NASA’s James Webb Space Telescope Captures Detailed Image of Uranus


After capturing the clearest view of Neptune in decades, NASA‘s James Webb Space Telescope has now taken new images of the other ice giant in our solar system, Uranus. Thanks to the observatory’s unprecedented sensitivity, we are able to see the faintest of the planet’s surrounding rings and features of its atmosphere.

Pictured above is Uranus’ northern pole which is currently experiencing late spring. While previous pass-by images showed a featureless orb, the latest images provide more detail to the dynamic atmosphere of Uranus. The brighter sides at the right of the planet is known as a polar cap, which seems to appear in the summer and vanish in the fall. Meanwhile, the bright cloud on the left is said to be connected to storm activity. 11 of Uranus’ 13 rings and six of its 27 known moons are visible in the image. The rest of the bright spots are said to be background galaxies.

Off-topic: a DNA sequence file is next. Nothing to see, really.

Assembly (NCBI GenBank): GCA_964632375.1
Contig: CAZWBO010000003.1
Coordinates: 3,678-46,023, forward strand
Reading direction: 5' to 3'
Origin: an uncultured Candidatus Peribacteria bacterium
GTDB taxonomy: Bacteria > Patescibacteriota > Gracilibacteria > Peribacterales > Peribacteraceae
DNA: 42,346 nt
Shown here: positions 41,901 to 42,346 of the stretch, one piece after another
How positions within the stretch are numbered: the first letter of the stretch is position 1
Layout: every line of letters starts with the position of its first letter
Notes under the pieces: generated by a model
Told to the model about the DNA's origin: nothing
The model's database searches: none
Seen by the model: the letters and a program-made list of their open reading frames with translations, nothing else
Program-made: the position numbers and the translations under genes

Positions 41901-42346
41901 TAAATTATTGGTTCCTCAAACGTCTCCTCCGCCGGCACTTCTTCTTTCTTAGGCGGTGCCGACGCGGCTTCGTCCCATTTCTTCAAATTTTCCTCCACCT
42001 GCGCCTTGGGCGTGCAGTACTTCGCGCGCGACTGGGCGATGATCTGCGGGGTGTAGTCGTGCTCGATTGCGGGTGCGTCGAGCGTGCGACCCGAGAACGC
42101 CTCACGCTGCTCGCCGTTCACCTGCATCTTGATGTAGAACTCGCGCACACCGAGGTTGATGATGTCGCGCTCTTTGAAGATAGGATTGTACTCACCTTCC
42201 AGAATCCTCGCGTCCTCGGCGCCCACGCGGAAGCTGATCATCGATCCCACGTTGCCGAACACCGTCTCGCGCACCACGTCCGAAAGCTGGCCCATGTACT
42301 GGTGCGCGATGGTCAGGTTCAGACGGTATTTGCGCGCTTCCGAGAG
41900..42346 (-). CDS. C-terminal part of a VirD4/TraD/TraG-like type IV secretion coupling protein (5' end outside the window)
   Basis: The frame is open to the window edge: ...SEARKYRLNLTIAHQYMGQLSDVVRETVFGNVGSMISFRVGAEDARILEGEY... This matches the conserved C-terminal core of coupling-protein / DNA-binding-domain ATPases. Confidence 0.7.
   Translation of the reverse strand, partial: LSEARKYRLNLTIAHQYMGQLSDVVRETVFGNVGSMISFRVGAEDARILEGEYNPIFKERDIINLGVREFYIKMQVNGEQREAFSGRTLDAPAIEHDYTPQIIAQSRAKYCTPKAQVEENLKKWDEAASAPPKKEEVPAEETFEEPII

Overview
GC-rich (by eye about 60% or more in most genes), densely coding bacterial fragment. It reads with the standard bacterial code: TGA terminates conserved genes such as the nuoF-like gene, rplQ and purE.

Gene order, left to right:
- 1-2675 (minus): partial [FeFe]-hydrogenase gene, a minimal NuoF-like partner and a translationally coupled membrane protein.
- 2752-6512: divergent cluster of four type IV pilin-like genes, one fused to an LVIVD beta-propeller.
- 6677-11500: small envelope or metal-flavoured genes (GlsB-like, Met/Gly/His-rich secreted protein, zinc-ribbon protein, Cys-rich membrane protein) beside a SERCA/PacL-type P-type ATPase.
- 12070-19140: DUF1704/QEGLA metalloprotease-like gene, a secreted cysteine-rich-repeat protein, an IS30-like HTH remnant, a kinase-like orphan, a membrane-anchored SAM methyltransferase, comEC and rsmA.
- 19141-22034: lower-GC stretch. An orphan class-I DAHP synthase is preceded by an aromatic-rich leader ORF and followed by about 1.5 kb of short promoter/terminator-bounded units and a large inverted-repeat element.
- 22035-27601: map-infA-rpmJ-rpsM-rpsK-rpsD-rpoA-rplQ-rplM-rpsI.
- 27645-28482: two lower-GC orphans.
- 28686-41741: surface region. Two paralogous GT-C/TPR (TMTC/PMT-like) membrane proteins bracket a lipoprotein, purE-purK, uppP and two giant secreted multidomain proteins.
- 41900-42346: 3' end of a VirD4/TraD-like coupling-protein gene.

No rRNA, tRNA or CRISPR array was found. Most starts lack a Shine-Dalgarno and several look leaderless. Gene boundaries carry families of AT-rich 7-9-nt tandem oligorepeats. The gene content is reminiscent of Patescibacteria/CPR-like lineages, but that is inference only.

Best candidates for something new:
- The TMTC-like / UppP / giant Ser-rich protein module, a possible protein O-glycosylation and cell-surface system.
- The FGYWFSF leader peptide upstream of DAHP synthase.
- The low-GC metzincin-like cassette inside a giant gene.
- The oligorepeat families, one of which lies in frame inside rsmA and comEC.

As the seventh planet from the Sun, a full orbit from Uranus takes 84 years as it rotates on its side at a 90-degree angle. Its unique trajectory causes the planet to experience extreme seasons defined by years of constant sunlight followed by an equal number of years of complete darkness.

Take a closer look at the images above.

In other news, scientists capture footage of a fish at record-breaking depths.

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